Ban on forced paper-buying bolstered

PUBLISHED : Friday, 25 July, 2003, 12:00am
UPDATED : Friday, 25 July, 2003, 12:00am

Lifting the requirement to subscribe to official publications will ease farmers' burden, says ministry and a key party body

The three-month ban on mandatory subscriptions to Communist Party newspapers has received a new boost, with the party's central disciplinary committee and the Ministry of Agriculture linking the prohibition to efforts to ease the financial difficulties of rural people.

Earlier, observers had noted a weakening in the official resolve to do away with the unpopular, but lucrative, practice of forcing people to buy party publications

But the latest attempt to tighten the party's internal discipline shows this determination to curb the practice of coercive subscription goes beyond mere token gestures, media experts said.

'This is an effective move to broaden the agenda, pushing the campaign in the name of rural welfare,' said an editor of a party newspaper.

Song Jianwu, a professor of media economics at People's University, said that highlighting the importance of reducing farmers' financial burden would make it easier to close some rural newspapers.

Of the 2,100 newspapers published on the mainland, more than 30 per cent are party papers. Professor Song believes the policy will lead to the closure or merger of about 90 per cent of local papers.

Last month, the party's publicity department, the State Press and Publication Administration, and the Post Office issued a joint circular putting a moratorium on compulsory subscriptions, except for scientific journals, from July to September.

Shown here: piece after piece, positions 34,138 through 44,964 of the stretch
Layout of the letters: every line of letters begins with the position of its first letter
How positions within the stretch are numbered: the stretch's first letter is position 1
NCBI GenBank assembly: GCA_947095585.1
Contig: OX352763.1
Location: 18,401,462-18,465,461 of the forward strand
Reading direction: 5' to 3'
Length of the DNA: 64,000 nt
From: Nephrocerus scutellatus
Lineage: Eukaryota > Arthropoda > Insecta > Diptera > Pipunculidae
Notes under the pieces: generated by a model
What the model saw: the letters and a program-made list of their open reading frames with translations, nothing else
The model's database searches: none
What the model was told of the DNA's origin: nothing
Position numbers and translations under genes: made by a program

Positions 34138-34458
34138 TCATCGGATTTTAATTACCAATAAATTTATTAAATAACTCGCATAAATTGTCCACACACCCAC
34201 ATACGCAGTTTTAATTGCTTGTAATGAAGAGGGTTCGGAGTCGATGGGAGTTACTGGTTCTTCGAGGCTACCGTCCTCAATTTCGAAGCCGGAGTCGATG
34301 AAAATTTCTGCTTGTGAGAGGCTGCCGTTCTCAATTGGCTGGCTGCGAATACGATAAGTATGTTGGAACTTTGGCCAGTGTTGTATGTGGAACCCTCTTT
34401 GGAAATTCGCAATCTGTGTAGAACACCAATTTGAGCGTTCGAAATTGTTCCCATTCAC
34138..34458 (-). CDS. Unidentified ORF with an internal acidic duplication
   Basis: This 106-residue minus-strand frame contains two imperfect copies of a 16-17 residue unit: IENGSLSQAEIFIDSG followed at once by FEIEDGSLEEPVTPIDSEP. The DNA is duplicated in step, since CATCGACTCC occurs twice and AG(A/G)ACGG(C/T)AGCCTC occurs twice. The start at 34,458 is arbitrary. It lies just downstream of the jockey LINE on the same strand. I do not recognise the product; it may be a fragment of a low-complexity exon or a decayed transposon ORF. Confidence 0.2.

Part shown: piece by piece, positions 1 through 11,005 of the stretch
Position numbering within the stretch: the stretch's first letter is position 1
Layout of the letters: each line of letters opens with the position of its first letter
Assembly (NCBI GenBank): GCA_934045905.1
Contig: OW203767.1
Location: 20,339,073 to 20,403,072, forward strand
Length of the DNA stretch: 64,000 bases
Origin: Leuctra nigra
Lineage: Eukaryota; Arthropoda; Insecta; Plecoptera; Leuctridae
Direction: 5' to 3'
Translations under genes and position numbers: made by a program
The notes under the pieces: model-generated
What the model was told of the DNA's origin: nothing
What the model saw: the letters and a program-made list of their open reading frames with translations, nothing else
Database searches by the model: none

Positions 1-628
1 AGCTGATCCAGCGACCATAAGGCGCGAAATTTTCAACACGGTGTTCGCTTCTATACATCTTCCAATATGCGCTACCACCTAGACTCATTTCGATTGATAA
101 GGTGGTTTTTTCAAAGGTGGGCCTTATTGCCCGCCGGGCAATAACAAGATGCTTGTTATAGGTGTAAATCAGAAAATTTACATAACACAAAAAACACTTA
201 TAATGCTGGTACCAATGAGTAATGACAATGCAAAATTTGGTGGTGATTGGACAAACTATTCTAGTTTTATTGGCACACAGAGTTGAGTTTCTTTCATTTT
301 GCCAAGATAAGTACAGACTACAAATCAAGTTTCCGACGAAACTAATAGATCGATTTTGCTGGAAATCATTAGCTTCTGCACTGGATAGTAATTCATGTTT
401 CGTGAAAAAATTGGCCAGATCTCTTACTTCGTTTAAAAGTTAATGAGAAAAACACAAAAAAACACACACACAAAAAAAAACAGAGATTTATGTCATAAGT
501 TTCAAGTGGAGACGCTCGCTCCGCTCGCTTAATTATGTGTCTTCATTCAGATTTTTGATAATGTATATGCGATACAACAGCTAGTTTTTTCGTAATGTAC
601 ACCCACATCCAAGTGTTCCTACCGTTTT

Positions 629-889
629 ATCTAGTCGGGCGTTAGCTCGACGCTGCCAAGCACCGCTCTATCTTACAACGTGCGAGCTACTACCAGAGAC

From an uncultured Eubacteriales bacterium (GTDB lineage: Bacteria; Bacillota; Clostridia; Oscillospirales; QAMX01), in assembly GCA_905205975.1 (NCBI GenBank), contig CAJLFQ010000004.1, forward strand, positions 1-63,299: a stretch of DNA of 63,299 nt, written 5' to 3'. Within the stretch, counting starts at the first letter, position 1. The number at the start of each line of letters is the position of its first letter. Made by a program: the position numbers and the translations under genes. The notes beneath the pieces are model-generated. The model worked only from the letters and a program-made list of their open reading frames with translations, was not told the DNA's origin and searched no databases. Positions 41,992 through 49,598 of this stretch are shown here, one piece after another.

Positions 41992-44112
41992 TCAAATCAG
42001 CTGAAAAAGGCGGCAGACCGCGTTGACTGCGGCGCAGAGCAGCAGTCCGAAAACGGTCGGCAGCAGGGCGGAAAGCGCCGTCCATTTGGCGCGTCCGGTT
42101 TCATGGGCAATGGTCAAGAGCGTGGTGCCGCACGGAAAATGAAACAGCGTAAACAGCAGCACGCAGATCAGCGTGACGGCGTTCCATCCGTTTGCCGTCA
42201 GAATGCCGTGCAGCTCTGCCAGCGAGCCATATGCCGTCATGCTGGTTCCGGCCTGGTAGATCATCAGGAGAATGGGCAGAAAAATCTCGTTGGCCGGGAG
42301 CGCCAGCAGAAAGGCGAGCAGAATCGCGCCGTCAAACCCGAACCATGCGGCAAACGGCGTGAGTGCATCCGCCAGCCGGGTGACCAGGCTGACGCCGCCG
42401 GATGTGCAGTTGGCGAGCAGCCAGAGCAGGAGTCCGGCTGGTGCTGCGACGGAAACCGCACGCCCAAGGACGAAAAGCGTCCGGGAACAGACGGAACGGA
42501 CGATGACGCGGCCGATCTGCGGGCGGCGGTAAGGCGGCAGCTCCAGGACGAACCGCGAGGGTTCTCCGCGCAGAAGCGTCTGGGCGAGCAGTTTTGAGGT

Since then, however, there has been some backsliding as trade papers were exempted.

Media sources said Li Changchun, who sits on the standing committee of the party's Politburo, had called the agencies behind the joint circular for another meeting as soon as he returned from his recent Latin American tour.

Mandatory subscription to party newspapers has been singled out as one of the burdens the public most detests.

Investigations showed that abuses were widespread, with the party and government at all levels forcing subscriptions under an astounding array of pretexts.

Private enterprises typically are forced to take multiple subscriptions of the official newspaper based on the number of their staff.

In some provinces, applicants for car licences must subscribe to the papers published by the local transport authority.

The Beijing Youth Daily reported that gamblers in an unnamed city, when caught by police, were given the choice of paying a fine or subscribing to a government-sponsored paper. Many gamblers preferred paying the fine, which was higher, to the subscription fee.

Many say the streamlining of the party and government newspapers could increase the pressure on some free-wheeling popular newspapers to take on the role of giving 'correct guidance to public opinion'.

But Liu Yushan, director of the publicity department, has made it clear that, while the party pursues market-oriented reforms, its control over the media will not change.